List of places:
1. In one house: neighbours, housekeepers and concierges. Ul. Jabłonowskich 8a (now Shota Rustaveli)
2. Personal networks in conditions of extreme violence. Ul. Akademicka (now prosp. Shevchenka)
3. Black market as a space of contact: "Krakidaly”, now the Dobrobut market. Pl. Krakowski (now vul. Stara, 3)
4. (Non)-saving work. Ul. Gródecka boczna (now vul. Korotka)
5. The Church and the Holocaust: St. George Cathedral and the Metropolitan Palace
6. Żegota, Council for Aid to Jews in Lviv, ul. Nabielaka 14 (now vul. Kotliarevskoho)
7. Rudolf Weigl’s Institute. Ul. Potockiego 45 (now vul. Henerala Chuprynky)
8. Maksymilian Goldstein: a saved collection. Ul. Nowy Świat 15
9. Stories of rescuers: Władysław Różycki. Railway station, pl. Wilsona 1 (now pl. Dvirtseva)
10. Stories of rescuers: Zdzisław and Zofia Bielińscy. Ul. Czarneckiego (now vul. Vynnychenka)
11. Stories of rescuers: Remigiusz Węgrzynowicz. Ul. Królowej Jadwigi 24 (now vul. Marka Vovchka)
12. Stories of rescuers: Maria Huszcz-Borusińska. Ul. Żółkiewska 48 (now vul. B. Khmelnytskoho)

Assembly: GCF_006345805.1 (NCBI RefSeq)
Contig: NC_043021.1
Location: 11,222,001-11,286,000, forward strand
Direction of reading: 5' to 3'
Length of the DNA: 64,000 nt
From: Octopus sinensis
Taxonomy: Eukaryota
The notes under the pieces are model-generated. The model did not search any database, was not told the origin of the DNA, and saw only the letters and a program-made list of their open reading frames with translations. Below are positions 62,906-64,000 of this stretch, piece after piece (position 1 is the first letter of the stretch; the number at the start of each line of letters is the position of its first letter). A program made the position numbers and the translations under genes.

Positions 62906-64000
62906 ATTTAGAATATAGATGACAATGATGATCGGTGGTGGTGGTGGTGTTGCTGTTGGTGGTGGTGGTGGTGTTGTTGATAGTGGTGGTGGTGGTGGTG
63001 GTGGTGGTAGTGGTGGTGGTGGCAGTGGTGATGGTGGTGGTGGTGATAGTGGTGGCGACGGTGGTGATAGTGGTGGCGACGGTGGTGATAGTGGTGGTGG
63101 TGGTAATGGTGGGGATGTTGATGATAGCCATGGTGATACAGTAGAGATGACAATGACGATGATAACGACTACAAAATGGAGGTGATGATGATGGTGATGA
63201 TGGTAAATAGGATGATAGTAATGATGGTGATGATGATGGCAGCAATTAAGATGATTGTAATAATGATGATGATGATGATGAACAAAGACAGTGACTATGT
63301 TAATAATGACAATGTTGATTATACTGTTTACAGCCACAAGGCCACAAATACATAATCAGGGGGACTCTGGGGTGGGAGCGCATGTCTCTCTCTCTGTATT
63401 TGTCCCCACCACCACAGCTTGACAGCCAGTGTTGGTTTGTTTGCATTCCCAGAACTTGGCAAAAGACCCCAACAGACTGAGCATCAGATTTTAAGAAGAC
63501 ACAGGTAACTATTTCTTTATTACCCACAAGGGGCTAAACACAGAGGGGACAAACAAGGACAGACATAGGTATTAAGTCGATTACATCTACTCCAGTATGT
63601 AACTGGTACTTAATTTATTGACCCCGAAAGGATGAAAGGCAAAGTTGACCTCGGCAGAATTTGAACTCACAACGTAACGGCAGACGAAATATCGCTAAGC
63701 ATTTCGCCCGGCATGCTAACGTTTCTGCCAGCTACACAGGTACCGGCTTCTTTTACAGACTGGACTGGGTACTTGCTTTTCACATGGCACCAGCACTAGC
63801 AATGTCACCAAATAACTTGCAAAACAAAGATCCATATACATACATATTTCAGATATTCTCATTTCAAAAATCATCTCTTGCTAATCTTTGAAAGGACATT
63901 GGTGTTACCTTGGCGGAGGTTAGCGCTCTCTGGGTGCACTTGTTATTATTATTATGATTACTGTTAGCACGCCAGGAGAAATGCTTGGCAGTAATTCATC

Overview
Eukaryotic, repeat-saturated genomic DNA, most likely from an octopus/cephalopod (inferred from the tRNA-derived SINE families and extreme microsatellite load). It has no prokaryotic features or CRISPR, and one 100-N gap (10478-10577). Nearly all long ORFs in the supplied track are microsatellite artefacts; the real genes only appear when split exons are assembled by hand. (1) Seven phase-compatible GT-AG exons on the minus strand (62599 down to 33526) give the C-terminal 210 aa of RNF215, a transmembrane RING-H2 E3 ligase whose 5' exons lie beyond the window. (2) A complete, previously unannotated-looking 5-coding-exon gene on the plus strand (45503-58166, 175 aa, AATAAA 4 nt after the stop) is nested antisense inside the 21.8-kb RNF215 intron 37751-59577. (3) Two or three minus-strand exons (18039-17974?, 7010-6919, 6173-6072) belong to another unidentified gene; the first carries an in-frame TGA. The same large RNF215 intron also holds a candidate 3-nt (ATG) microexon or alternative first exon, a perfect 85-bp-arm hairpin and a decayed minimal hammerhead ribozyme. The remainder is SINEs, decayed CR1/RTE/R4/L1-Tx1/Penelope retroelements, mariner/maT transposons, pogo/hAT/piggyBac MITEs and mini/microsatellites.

13. Survive in Lviv: the Allerhand family (map story). Ul. Sobieskiego 32 (now vul. Brativ Rohatyntsiv)
Holocaust survival in the sewers of Lviv
In one house: neighbours, housekeepers and conciergesShow full description
Personal networks in conditions of extreme violenceShow full description
Black market as a space of contact: "Krakidaly”Show full description
The Church and the HolocaustShow full description
Żegota, Council for Aid to Jews in LvivShow full description
Rudolf Weigl’s InstituteShow full description
Maksymilian Goldstein: a saved collectionShow full description
Stories of rescuers: Remigiusz WęgrzynowiczShow full description
Stories of rescuers: Zdzisław and Zofia BielińscyShow full description
Stories of rescuers: Maria Huszcz-BorusińskaShow full description
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Cover photo: Lviv, view of the Hauptstrasse (now vul. Ivana Franka), 1941-44. Source: City Media Archive of the Center for Urban History